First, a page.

• avatar
    Martin Schwoerer

    Detroit Iron:

    http://en.wikipedia.org/wiki/List_of_countries_by_traffic-related_death_rate

    Road fatalities per 1 billion vehicle-km:

    Sweden 5.9
    Switzerland 5.9
    Great Britain 6.3
    Finland 6.4
    Norway 6.5
    Germany 7.4
    Denmark 7.7
    Netherlands 7.7
    Australia 7.9
    France 8.5
    Austria 8.9
    USA 9.0

  • avatar
    GS650G

    This is all fun until regulations appear mandating what you travel in. If you think that can’t happen you are not paying attention.

  • avatar
    Jerome10

    Fatality rates can’t really be compared. Driver licensing habits, speeds, age of cars on the road, etc, too many variables.

    Its like saying the US should get rid of speed limits on the autobahn because it won’t affect death rates. Might be true, but might not be. Germans have more training, drive newer, better, safer cars. The US doesn’t have that, so can we really compare statistics between the two countries?

    Why didn’t they crash a Sequoia into a Yaris? Or maybe a Ford F450 into a Focus? That would have shown us in even better detail than these tests did.

    Ridiculous.

  • avatar
    mikeolan

    Before all of you “If we all drove small cars we’d be safer” folks chime in, remember that in a small car your head is a lot closer to the edge of the vehicle, increasing the likelihood of head trauma. You’re also more likely to be hit by g-forces, and on top of that, almost-everyone driving smaller cars doesn’t mean EVERYONE is going to drive smaller cars. Let’s remind you people in Europe drive Lagunas, S-Classes, and Mondeos too.

    And that inertia can work as much to your favor as it can against it. Simply pretending that by having a smaller car you’ll be able to outmaneuver anything (in a Yaris? Smart? C’mon, those cars handle horribly) , doesn’t work.

    Last month I witnessed an accident involving a Honda Fit that ran a red light and was broads ided by a Chevy Tahoe. The Honda Fit owner is dead.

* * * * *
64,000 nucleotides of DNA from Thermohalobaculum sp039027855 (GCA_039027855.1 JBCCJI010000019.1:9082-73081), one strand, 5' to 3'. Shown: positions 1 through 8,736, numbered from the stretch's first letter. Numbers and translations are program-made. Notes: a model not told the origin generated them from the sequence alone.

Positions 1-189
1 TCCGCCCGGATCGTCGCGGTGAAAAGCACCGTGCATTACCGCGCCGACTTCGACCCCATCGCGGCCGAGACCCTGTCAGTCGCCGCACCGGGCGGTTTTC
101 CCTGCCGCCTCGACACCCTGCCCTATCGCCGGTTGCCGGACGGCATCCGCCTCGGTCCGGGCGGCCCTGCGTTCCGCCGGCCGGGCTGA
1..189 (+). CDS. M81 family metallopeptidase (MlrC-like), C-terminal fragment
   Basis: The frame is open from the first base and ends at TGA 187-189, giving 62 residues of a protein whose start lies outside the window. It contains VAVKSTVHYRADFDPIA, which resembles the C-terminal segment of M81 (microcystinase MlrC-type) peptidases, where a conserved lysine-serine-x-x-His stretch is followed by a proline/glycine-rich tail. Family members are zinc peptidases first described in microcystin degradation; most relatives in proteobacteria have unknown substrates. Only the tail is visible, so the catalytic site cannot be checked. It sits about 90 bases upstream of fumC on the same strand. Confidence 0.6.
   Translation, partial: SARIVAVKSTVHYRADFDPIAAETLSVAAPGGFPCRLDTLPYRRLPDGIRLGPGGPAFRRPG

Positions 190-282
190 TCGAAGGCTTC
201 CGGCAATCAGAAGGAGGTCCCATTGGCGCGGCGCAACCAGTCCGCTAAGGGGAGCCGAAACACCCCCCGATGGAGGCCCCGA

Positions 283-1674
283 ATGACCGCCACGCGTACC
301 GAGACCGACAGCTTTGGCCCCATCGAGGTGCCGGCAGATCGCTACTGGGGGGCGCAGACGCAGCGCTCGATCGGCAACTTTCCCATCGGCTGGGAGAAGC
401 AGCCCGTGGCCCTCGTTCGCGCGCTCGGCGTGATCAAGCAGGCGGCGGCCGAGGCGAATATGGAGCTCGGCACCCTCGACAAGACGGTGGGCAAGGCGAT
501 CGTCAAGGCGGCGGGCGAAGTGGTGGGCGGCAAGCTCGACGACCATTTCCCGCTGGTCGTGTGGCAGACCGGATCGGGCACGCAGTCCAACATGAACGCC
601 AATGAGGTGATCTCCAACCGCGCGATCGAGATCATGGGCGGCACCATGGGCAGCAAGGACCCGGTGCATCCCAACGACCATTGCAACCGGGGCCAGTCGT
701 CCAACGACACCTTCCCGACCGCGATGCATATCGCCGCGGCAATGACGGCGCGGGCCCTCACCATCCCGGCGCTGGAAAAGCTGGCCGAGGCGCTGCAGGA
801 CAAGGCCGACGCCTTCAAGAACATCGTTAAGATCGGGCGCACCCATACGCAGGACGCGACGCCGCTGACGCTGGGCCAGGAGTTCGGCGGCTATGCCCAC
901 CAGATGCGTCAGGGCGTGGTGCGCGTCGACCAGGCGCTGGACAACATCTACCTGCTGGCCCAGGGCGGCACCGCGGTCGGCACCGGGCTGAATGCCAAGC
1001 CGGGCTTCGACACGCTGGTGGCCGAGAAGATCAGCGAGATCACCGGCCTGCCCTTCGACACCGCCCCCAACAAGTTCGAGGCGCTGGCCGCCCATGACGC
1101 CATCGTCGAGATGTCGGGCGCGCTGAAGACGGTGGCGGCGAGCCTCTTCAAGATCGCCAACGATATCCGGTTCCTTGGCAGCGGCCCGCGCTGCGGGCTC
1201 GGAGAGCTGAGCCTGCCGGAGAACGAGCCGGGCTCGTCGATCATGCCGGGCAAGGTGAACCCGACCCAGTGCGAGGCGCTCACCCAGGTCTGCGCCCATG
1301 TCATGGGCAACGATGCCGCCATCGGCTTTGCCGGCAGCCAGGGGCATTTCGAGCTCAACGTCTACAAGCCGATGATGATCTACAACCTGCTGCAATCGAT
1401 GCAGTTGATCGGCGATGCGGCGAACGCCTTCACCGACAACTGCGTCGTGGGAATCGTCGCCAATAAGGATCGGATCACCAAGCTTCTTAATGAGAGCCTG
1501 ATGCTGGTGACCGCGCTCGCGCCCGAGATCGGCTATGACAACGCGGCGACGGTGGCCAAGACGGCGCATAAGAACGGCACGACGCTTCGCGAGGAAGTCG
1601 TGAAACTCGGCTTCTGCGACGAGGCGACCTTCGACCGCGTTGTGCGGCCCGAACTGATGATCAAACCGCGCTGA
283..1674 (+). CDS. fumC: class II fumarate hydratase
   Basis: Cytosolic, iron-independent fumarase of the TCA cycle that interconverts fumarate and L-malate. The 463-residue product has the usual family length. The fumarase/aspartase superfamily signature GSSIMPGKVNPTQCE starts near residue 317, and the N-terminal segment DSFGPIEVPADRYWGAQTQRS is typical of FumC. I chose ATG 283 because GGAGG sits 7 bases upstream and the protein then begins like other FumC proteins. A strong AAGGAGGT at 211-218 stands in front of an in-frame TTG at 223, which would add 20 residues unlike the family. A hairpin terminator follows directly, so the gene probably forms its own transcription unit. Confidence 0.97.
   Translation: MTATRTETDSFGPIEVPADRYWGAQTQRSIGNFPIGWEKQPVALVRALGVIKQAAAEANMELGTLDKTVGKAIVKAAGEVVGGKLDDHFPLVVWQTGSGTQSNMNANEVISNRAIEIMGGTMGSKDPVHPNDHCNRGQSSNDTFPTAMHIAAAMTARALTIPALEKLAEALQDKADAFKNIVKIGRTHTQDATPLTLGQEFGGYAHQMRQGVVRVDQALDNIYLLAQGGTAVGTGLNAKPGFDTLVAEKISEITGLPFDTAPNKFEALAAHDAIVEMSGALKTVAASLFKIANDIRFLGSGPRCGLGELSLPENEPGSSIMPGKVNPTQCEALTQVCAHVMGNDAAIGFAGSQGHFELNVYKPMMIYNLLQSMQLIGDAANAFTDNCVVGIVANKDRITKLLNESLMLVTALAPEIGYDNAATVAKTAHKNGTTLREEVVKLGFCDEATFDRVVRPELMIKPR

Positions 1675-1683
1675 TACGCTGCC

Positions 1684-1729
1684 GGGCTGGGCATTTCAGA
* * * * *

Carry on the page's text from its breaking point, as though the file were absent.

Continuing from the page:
• avatar
    Detroit-Iron

    USA 9
    Canada 9.2
    Israel 9.6
    New Zealand 10.1
    Japan 10.3
    Iceland 10.9
    Ireland 10.9
    Belgium 11.1

    What is a “Vehicle km”? vs. “Passenger km”

  • avatar
    Martin Schwoerer

    Jerome, I have to agree with you. Germans drive safer cars than Americans do, i.e. not so many SUVs, and that influences traffic fatality statistics.

  • avatar
    rofldave

    I always wondered what would happen if the military ever sold surplus LAV-25s or Stryker APCs… (both are street-legal, I think)

    I’m sure that every family that could afford one would buy one. 17 tons of safety!

    Then again, this is 2009…

  • avatar
    210delray

    Yes, it’s not easy to compare fatality rates by country. So many variables are in play: minimum age of licensure, average age of cars, mileage driven annually, seat belt use, speed limits, road types (freeways vs. 2-lanes), congestion, stringency and enforcement of traffic laws, intoxication levels and rates, timeliness of emergency response, and so on.

    Someone mentioned the chains in the photo of the Yaris. Crash test cars obviously are not driven by the test dummies; they have to be towed in neutral down a runway with a cable system. Typically, hooks are welded to the lower control arms of the test car, and chains are attached between these hooks and a breakaway fixture attached to the cable. Just before impact the chains break away from the fixture allowing the car to continue on to impact under its own momentum. The chains add very little weight to the car compared to the dummies and onboard cameras and test equipment.